Blockchains, or distributed ledger and consensus technologies, hold tremendous promise for improving markets and organically handling private, secure data. As CMU develops its own blockchain and token—CMU Coin—a central concern is to determine the set of applications that such technology would be most useful for. This course is designed for students to propose and, potentially, develop applications or use cases for a campus blockchain.
Lecture and project-based
Undergraduate and MS/Ph.D. students interested in blockchains.
No formal prerequisites, but we expect students to have a background in economics, cryptography, or computer science and all students should have some basic comfortability with programming.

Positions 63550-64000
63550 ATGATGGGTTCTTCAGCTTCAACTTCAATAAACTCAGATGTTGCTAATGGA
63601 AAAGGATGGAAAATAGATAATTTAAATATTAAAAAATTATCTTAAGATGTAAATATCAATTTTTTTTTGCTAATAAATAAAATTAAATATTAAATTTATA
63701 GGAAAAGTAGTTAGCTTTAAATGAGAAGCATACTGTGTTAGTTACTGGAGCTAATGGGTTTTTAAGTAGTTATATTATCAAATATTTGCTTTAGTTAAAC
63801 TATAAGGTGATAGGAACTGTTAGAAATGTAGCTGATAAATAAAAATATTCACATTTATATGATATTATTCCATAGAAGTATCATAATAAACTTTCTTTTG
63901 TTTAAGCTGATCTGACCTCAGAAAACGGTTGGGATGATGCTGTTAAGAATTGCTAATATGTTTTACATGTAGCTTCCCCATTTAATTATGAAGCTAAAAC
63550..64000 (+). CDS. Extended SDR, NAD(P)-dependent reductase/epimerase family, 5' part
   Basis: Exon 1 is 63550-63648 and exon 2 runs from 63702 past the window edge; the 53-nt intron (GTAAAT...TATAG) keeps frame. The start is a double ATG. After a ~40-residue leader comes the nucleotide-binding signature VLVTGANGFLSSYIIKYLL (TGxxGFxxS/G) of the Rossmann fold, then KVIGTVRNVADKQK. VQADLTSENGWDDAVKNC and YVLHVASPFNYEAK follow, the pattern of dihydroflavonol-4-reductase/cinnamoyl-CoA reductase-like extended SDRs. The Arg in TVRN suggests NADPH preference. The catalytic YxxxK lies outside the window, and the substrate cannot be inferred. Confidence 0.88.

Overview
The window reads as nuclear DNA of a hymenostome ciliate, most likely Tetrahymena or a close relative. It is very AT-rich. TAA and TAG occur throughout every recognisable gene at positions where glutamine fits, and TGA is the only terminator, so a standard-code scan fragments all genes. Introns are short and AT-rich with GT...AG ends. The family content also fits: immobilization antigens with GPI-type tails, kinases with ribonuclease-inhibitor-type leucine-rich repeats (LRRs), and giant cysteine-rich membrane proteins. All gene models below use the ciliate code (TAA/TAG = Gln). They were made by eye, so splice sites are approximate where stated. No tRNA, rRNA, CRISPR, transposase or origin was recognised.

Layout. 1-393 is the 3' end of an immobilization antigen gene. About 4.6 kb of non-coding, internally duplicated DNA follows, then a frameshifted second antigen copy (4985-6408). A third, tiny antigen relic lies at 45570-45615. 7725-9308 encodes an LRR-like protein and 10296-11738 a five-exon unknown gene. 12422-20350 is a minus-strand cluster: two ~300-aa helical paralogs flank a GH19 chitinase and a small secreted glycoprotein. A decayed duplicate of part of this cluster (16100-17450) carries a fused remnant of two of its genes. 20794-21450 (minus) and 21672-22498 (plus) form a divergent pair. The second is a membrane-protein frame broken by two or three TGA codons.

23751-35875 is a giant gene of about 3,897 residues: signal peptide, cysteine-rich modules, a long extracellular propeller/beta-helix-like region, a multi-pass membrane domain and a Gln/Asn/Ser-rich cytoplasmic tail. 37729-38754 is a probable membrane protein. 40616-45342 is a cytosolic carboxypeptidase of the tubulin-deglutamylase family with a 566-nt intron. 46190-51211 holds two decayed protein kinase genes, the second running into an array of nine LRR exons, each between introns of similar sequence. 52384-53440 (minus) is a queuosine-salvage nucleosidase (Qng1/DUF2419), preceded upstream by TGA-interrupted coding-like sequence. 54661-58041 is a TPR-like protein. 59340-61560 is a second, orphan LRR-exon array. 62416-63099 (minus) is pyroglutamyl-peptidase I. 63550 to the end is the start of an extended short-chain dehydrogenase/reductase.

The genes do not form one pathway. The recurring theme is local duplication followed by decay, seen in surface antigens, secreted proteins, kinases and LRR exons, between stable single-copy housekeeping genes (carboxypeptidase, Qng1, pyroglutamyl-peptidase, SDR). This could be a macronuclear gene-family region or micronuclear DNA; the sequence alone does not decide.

By the end of this course, students will be able to...
- ...describe the intrinsic value of leading cryptocurrencies, Bitcoin and Ethereum
- ...explain the role cryptography plays in securing blockchain-based cryptocurrencies
- ...understand and program a smart contract on the Ethereum test network
- ...build a Decentralized Application running on a decentralized peer-to-peer network
- ...understand risks to the usefulness of different blockchains
- ...propose and evaluate use cases for a new blockchain and/or cryptocurrency.
Faculty and instructors who have taught this course in the past
Vipul Goyal, Michael McCarthy, Ariel Zetlin-Jones